Some say economy plays role in Skagit Valley success

09/06/2013 03:10:00 PM
Jim Offner

Skagit Valley growers and shippers say they’re not certain whether the economy has improved.

They say they’re ill-positioned to judge.

“We’re such a supply/demand-driven market, we really never felt the recession,” said Dean Cunningham, vice president of Mount Vernon, Wash.-based Washington Lettuce & Vegetable/Hughes Farms Inc.

The produce industry has its own economic barometers, Cunningham said.

He cited last year’s potato market as an example.

“Last year, the market was so totally depressed because there was such a huge supply out there,” he said.

However, potatoes are such a dietary staple, sales seem oblivious to outside economic forces, he said.

“People are always going to eat potatoes,” he said.

From an economic standpoint, 2013 looks to be positive, again, because of supply-and-demand considerations, Cunningham said.

“This year, of course, the market looks pretty upbeat because of low supplies,” he said.

Diane Dempster, locally grown manager at Seattle-based wholesaler Charlie’s Produce, agreed.

“When things are down, everybody suffers, but produce is something that — it’s not immune to economic downturns, but it certainly doesn’t take the kind of hit that other industries might take,” she said.

Economic malaise may have touched certain formats, although food sales have continued, said Dale Hayton, sales manager at Valley Pride Sales in Mount Vernon.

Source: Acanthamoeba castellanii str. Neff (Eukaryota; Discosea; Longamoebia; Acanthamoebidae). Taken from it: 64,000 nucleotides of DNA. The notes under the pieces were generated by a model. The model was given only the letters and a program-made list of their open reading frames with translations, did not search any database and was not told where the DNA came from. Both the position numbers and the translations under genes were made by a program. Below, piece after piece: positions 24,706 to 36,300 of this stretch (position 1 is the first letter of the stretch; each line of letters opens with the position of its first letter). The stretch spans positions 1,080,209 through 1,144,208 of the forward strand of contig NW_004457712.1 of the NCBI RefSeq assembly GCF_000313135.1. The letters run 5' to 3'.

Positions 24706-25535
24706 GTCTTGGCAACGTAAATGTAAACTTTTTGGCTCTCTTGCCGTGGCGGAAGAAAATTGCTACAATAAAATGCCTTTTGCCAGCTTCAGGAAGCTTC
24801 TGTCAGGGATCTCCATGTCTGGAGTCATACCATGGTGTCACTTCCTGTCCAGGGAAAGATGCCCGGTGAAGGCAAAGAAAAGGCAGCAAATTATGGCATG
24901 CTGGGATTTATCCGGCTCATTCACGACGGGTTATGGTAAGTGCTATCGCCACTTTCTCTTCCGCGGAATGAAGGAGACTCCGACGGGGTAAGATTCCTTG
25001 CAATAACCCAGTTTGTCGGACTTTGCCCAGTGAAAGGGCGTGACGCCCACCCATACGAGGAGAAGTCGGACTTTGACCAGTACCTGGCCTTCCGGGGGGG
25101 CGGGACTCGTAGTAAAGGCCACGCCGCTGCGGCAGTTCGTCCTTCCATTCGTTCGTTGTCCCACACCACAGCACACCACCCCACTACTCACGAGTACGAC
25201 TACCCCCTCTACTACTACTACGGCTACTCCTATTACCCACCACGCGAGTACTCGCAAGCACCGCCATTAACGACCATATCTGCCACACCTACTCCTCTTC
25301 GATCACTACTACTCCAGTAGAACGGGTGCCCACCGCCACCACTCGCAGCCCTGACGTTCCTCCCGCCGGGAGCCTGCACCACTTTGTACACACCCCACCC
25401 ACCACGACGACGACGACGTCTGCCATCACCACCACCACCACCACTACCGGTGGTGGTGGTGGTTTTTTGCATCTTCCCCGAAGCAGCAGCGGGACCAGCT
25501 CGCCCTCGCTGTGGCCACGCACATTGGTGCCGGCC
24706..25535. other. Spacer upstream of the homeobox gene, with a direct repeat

“What we might have seen is maybe a slowdown in some of the higher-end pack styles, the real premium pack, like small bags,” he said.

But, he said, that was only temporary.

“We’re slowly seeing that come back around,” he said.

Valley growers do feel economic pressures, though, Dempster said.

“I think that urban pressures and other kinds of things that affect farming everywhere is a little exaggerated in that area because it’s so close,” she said.

Urbanization also has brought economic pressures, Dempster said.

“It’s kind of becoming a bedroom community for Seattle, and possibly all those things are higher,” she said.

That means land costs more, Dempster said. She also noted the state’s minimum wage of $9.19 is probably a factor.

“That makes expenses high, but there’s a really strong interest in people buying local in Washington State, and that interest seems to be growing,” she said.



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